Put the slices together and wrap each sandwich separately in paraffin paper. Mix one can of Veribest Pork and Beans, four tablespoons of celery cut in one eighth inch rings, two tablespoons of finely chopped onions, and one fourth cup of good boiled dressing. Marinate thoroughly, but stir slightly. Rub the salad dish with a cut clove of garlic. Arrange lettuce leaves around the salad bowl and in the center make a mound of the salad mixture, to which one fourth cup of whipped cream has been added. Garnish with stuffed olives cut in rings. Heat one can of Veribest Pork and Beans without tomato sauce , tossing about with fork to prevent breaking or mashing the beans.
Season to taste. Serve in beet shells which have been previously prepared as follows: Wash the beets carefully, so as not to break the skins, and boil rapidly until tender. Then cover with cold water, and with the hands remove the skins. Scoop out the centers and fill the cases with the beans. Garnish with young celery leaves. To one can of Armour's Veribest Beans and Tomato Sauce add two cups of milk; boil for a few minutes and pass through a sieve.
Add salt and pepper to taste, a dash of sage, dry mustard and more water if required. Strain over croutons in the tureen and sprinkle with chopped parsley. Sunday Night Supper. Two cups of Veribest Pork and Beans, mashed to a pulp, one fourth cup of chopped nuts, one cup of browned bread crumbs, two teaspoons of grated onion, two eggs, one half cup of cream or rich milk, one teaspoon of salt. Mix thoroughly and put into a greased bread pan.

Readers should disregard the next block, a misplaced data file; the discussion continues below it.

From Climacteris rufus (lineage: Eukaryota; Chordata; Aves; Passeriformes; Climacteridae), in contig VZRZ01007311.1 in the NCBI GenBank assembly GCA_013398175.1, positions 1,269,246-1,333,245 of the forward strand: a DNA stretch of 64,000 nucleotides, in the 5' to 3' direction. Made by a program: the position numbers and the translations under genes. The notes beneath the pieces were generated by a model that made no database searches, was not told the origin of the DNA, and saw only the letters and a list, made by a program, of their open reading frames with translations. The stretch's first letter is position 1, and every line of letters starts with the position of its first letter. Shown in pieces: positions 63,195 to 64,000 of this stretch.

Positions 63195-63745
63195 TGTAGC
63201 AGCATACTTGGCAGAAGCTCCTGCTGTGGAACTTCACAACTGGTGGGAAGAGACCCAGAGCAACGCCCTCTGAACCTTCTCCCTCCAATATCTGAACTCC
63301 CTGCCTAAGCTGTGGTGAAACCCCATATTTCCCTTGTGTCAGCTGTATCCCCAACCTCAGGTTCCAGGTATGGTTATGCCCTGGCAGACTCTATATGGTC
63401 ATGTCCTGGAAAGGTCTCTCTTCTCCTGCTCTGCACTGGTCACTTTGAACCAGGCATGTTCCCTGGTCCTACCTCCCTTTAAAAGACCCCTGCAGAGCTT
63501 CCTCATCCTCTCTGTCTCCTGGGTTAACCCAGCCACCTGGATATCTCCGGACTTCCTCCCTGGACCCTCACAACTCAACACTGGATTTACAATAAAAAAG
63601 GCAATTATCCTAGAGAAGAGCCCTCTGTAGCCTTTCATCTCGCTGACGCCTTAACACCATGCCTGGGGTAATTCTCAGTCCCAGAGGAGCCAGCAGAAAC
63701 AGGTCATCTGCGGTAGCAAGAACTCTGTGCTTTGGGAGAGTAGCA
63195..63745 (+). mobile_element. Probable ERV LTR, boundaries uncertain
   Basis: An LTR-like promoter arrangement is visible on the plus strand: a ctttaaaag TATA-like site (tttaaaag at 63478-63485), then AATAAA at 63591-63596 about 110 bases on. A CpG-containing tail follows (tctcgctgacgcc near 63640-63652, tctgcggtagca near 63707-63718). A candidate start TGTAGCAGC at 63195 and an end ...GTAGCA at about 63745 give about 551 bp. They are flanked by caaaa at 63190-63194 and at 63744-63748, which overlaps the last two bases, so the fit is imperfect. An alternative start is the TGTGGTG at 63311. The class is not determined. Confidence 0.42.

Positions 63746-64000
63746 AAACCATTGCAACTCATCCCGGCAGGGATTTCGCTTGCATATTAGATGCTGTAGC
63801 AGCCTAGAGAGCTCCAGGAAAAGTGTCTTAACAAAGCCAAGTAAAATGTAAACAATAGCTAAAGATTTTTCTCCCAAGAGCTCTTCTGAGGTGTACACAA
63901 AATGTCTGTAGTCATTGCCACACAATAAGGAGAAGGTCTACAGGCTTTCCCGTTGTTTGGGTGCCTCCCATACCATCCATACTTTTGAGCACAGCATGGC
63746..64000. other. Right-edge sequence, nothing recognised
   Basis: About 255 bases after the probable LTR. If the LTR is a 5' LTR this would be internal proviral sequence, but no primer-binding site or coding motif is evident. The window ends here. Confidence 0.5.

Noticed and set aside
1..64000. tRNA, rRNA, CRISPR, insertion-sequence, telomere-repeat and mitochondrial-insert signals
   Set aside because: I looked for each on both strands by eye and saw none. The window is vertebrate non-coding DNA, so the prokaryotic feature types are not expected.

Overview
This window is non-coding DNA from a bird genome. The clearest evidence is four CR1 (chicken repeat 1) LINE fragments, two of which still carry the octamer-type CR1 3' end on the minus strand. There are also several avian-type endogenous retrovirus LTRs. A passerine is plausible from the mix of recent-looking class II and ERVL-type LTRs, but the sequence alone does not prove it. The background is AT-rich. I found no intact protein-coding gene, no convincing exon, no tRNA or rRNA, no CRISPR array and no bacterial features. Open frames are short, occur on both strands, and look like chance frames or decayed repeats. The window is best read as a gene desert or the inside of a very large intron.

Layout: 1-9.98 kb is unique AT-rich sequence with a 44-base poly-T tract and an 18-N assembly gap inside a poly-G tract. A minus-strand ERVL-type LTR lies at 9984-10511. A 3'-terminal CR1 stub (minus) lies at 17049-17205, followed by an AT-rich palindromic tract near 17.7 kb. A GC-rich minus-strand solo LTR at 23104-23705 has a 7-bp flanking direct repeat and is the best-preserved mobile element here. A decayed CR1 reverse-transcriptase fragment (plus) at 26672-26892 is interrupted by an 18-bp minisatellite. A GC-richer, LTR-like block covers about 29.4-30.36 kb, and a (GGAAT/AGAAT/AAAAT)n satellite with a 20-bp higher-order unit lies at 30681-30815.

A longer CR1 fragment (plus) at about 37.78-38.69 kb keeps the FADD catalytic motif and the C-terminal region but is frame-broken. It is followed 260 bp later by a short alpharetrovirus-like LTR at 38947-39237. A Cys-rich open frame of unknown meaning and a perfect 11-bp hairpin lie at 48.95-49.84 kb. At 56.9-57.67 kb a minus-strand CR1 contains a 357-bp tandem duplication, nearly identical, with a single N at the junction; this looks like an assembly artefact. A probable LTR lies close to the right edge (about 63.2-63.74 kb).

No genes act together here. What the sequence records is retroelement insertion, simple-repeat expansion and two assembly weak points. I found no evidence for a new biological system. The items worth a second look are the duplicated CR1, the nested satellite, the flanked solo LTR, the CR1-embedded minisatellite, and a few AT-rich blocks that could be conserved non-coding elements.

Brush with the beaten yolk of egg, milk or cream and bake one half hour. Please tell me the proper way to send wedding announcements. In a family where there are several young men and women do I send each a separate one? If economy is no object send each a separate card.
If you do not care to do this and they are brothers and sisters you may say "The Misses Brown" and "The Messrs. James and John Wilson. I would like very much to be able to help other housekeepers, but I always feel that I only know the simple things of my rather humdrum life in the country. What you know is not known to everyone, nor is what any housekeeper knows a matter of everyday use with other housekeepers.
Everyone has some short cut or recipe, or personal way of doing things that would lighten the way for others. Your recommendation of butterine for instance, would carry weight with some housekeepers who had never before thought of trying it and they would be grateful always for being shown how to cut their butter bill. So with the other suggestions in your good letter from which I have taken extracts for the other pages. I want just such letters as yours. We must not forget that the younger generation of housekeepers are starting housekeeping and scanning columns like these for "the things everyone knows.
Many thanks for the nice things you say about the Cook Book. Am very glad you have enjoyed it so long. The color scheme you mention could be carried out further by wearing white dresses with yellow sashes and hair ribbons. Have yellow ices and cakes with white and yellow frosting. Egg sandwiches, potato salad garnished with hard boiled eggs halved and yellow flowers, which are quite plentiful now would all help to carry out the idea.